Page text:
Mahyoub al-Kamali - Electors have expressed their annoyance concerning the propaganda escapades repeated these days by candidates of political parties for the presidential and local councils elections, especially of their allegations that the economic reforms, which he General People Congress’ has led successfully, did not produce fruitful outcomes with regard the economic and social levels.
In statements to almotamar.net electors have pointed out that some of the political parties’ fallacies and candidates demonstrate that those aim only to jumble the developmental and productive march led by the GPC throughout the past years. According to these electors the Yemeni people will not believe those superstitious allegations mentioned by some candidates and without mentionable proofs. The obvious fact is that results of the reforms made by the GPC’s successive governments, particularly since 1995, are known and their figures are clear. After the realization of the millions dream in 1990 the government embarked on implementation of the economic reforms to treat destructive structural failures especially those resulting from the 1994 summer war. Then there was the horrible decline in the average of economic growth and the gross domestic product that registered negative growth in 1994 amounting to 2.3% under speeding up population growth following the return of the expatriates and emergence of the big gap between the two rates. Consequently, the productive capability of the Yemeni economy found itself unable to meet the total demand
Specialists in economy tell almotamar.net this gap between the production structure and the demand structure has widened and that was represented by the increase of overall demand that was over the capacity of the local actual production. The increase in overall demand reached 174 per cent of the domestic product of 1994, which explains the amount of contradiction between production and consumption and can be used as indicator the inflationary gap.
Those specialists add that interests of servicing debt have accumulated until they reached $4.4 billion by the end of 1994, out of the total external indebtedness the new state had inherited from the then two divided parts amounting to $ 10 billion. Yemen was about to slip into waves of increasing inflation that reached at 71.4% against 3.3% in 1991 at time the Yemeni riyal had registered a drop against the dollar, from 18 riyals in 1990 to 165 riyals in 1994 and the individual per capita share of the gross domestic product dropped from 650 dollars in 1990 to 280 dollars in he end of 1994. Added to that were the disorders in the balances of trade and the balance of payments whose deficit reached at 13.2% while the central bank was not in possession of reserves except of $ 357 million. Economic experts say out of this it is clear the volume of the economic reforms success, which are dependent on domestic expertise and resources. They say the most outstanding aspects o improvement in economic balances is the big retreat in the deficit of the public budget, from 17.1% in 1994 to 6.7% I the product of 1998, to 1.2% in 1999 until this deficit changed to surplus amounted 2.5% in 2001 and 3% in 2005.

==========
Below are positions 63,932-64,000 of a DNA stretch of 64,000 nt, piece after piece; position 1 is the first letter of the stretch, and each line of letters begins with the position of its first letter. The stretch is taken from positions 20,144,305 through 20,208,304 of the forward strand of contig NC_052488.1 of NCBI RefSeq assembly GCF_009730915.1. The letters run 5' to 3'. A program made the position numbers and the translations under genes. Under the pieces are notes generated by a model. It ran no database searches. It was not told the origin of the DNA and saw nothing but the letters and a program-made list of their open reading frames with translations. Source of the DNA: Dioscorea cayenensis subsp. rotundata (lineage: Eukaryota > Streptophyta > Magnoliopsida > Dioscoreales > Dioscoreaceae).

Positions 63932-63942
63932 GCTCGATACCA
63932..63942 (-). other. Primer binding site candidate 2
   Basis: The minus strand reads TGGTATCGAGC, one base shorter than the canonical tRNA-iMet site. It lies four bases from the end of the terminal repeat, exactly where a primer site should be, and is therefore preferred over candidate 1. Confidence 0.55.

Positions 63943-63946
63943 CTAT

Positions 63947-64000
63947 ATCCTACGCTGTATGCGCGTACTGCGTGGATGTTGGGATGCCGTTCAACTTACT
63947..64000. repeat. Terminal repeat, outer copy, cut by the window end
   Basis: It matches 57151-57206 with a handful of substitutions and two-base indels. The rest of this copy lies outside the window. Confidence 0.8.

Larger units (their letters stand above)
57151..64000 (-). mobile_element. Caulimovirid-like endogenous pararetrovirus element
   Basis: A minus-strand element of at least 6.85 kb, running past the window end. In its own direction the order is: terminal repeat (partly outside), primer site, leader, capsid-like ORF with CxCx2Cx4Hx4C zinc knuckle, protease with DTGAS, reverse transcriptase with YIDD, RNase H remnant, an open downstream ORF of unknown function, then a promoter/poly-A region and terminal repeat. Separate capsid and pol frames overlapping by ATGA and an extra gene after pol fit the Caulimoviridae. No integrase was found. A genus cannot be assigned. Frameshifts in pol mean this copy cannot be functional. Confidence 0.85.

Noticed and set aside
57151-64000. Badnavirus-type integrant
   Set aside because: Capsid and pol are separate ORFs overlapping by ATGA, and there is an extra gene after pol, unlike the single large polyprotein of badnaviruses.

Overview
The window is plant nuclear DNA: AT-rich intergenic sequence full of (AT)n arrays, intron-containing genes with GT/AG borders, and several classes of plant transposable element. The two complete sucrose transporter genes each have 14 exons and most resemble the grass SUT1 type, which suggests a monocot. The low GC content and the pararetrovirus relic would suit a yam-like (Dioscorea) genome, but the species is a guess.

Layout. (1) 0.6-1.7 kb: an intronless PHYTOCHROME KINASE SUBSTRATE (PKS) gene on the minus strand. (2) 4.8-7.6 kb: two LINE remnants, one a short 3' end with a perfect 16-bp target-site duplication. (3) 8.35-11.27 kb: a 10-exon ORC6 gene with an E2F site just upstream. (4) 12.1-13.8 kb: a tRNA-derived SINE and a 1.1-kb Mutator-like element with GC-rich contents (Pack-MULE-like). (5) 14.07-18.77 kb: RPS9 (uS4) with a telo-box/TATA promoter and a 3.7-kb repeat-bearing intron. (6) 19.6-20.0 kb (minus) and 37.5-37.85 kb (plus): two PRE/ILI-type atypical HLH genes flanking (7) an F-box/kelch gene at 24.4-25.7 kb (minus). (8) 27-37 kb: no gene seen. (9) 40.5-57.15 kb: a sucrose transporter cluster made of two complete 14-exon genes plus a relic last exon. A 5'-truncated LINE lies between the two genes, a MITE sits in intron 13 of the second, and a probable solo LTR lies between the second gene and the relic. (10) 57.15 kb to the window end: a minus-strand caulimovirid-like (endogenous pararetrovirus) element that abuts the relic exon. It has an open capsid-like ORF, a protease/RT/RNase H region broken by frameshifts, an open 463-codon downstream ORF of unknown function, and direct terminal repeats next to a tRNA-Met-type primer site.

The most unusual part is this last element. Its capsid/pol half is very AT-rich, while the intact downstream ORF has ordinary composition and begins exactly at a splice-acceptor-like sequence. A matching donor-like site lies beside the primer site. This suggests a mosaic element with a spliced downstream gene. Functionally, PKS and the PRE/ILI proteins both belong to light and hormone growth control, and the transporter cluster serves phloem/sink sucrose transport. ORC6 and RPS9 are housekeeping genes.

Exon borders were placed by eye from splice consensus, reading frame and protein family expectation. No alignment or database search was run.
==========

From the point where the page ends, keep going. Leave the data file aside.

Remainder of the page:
The external reserves of the central bank rose from $ 430 million in 1994 to $ 569 million in 2001, reaching around $ 4.2 billion at the end of 2002 to cover the country’s imports for about 18 months and to reach at $ 5.5 billion in 2005 and to exceed that with a big percentage in the current year of 2006.
Hence was the actual implementation of the public budget of the state in the beginning of 2005 for the months January to June when an amount of YR 44 billion was appropriated as subsidiary to oil products of benzene, diesel, cooking gas and kerosene throughout the year 2005. According to experts it has been found that the big rise in world prices has created a reality different from all expectations. An example of that is the diesel which is sold to citizen for 17 riyals per a liter, including all costs of transport and storing, the cost of importing a one liter has risen to 92 riyals according to world prices, meanwhile the demand increased by high proportion during the past year to reach at one million liters in the period January-June of 2002 liters and that led to increase in financial spending on subsidy for the months January-June of 2005 to more than YR 173 billion. This means that the total subsidy for a full year can amount to YR 275 billion, exceeding by that all estimates that have been adopted in the budget